Cerny's unit was never called up, and he returned home and picked up his theater studies as a graduate student at Northwestern. After graduating he won a place in Second City's touring company and sought out additional acting work wherever he could find it. In a book for young actors he published in 2002, he explains that he could have made it through lean times as a cabdriver or a waiter but instead devoted all his time and money to his own acting "business," which meant taking on jobs that might not seem glamorous but paid the bills.

Playing characters like the Pillsbury Ddoughboy earned him residuals that paid off long after he read his lines, even when the ads fell out of favor with the corporate brass. Even now, "the Ddoughboy hasn't been speaking, which I don't think is such a hot idea," he says. "I've gone through phases over the years. Sometimes they get a new executive. One guy said, 'You know, I've always hated the voice of the Doughboy. And that's you. I'm gonna do everything I can to not let the Doughboy talk anymore.' This was about seven years ago. That guy lost his job. He got fired the next year and a whole floor of people got fired with him. And then the next year I talked twice as much to make up for it."

Work like that allowed Cerny to support his family, buy a house and a vacation place, and diversify his business. In the late 80s he started his production company, Cerny American Creative, and in a River North loft building he built one of the first digitally networked recording studios in the country.

About two years ago Cerny was introduced to Carl Amari, a South Barrington-based producer who got his start putting out Golden-Age radio programs on cassette. Amari invited Cerny to play a role on his syndicated radio series based on the old Twilight Zone TV show. When Amari, a Christian, came up with the idea of putting out an audio Bible, he asked Cerny to direct.

"It was fate that we had just met," says Amari. Cerny calls it "a miracle."

Working off a script written by two Catholic priests, Cerny directed some 24,000 takes with about 120 actors, most of them Chicagoans. "What happens in church is you hear the same story for years and years and years, and people read it the same way and it becomes rote," says Cerny. "What we did is we went back, we looked at that model and destroyed it. Even things like the Lord's Prayer—imagine the first time it was done. It isn't done at a temple that a congregation does together. It is done asking for real things."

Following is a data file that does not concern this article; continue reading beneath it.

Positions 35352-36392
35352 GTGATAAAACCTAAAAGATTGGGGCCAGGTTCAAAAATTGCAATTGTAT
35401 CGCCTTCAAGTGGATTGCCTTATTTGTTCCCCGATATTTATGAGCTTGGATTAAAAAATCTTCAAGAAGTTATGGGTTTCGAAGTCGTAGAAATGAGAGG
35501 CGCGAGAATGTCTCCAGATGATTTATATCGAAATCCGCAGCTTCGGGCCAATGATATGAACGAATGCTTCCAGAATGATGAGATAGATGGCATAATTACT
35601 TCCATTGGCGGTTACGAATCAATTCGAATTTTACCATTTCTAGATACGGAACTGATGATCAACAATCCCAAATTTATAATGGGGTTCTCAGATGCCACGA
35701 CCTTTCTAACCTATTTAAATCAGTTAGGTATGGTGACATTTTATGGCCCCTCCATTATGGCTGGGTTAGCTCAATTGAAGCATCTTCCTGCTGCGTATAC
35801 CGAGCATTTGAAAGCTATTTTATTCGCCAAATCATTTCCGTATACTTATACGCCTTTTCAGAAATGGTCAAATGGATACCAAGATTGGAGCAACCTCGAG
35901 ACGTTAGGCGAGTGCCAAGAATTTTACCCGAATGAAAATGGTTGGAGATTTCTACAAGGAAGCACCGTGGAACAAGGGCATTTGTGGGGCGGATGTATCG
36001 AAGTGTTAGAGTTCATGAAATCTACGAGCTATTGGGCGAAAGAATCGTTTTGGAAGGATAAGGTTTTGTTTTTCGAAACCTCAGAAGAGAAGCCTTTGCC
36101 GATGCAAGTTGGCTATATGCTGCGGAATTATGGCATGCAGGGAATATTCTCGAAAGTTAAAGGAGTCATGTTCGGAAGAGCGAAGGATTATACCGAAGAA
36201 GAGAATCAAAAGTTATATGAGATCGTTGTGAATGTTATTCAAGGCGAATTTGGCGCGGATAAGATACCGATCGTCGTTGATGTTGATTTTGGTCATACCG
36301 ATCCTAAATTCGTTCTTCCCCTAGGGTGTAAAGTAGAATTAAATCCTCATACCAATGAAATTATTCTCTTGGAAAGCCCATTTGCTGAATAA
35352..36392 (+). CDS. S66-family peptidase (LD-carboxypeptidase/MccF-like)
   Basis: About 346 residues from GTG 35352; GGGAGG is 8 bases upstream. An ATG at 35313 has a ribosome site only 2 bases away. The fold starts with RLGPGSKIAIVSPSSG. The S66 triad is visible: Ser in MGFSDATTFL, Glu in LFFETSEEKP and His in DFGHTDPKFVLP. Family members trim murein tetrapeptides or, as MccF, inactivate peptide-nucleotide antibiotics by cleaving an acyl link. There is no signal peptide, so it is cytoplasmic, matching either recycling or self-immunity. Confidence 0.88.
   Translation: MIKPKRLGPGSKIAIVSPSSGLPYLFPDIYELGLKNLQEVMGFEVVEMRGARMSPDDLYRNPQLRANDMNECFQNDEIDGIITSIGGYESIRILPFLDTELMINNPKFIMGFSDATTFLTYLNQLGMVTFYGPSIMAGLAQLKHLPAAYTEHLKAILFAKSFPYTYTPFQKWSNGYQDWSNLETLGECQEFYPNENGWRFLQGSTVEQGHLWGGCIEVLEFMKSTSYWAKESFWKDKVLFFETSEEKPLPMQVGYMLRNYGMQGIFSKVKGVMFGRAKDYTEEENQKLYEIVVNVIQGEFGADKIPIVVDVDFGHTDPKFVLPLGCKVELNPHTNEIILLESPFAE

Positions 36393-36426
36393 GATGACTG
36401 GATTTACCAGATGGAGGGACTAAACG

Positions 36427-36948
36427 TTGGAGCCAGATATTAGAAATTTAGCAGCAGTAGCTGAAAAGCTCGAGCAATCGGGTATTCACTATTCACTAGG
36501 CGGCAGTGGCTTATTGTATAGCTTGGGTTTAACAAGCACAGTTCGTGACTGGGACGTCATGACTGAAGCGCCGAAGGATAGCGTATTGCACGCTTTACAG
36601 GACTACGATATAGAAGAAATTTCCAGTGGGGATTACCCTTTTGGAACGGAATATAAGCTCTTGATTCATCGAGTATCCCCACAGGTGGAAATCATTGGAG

Cerny, who plays Timothy, protege of the apostle Paul, had help with his direction from theologians employed by Thomas Nelson, the Christian publisher putting out The Word of Promise. This included getting advice on the historical accuracy of particular sound effects, like the sound of sandals on a stone temple floor.

Cerny recently launched an independent online audio books publisher called Actor's Audio (, which is helping to distribute The Word of Promise and Amari's Twilight Zone series. And he's moved on to the Old Testament, which will end up at 58 hours with a cast of 450 actors. Richard Dreyfuss plays Moses, Michael York is Abraham, and three A-listers—he won't say who—are vying for the role of Noah.

For the sticky role of Satan in the New Testament, though, Cerny ended up casting a local, the same actor who played the serpent in his Old Testament: Linda Kimbrough. He wanted the devil to come across as a spiritual entity, not an earthly one. "It has to have a great deal of temptation in it," he says, but not sexual temptation. He manipulated Kimbrough's lines with digital effects. A listener wouldn't recognize her identity, much less her gender. Cerny explains, "We wanted Satan to be Satan and not an actor."v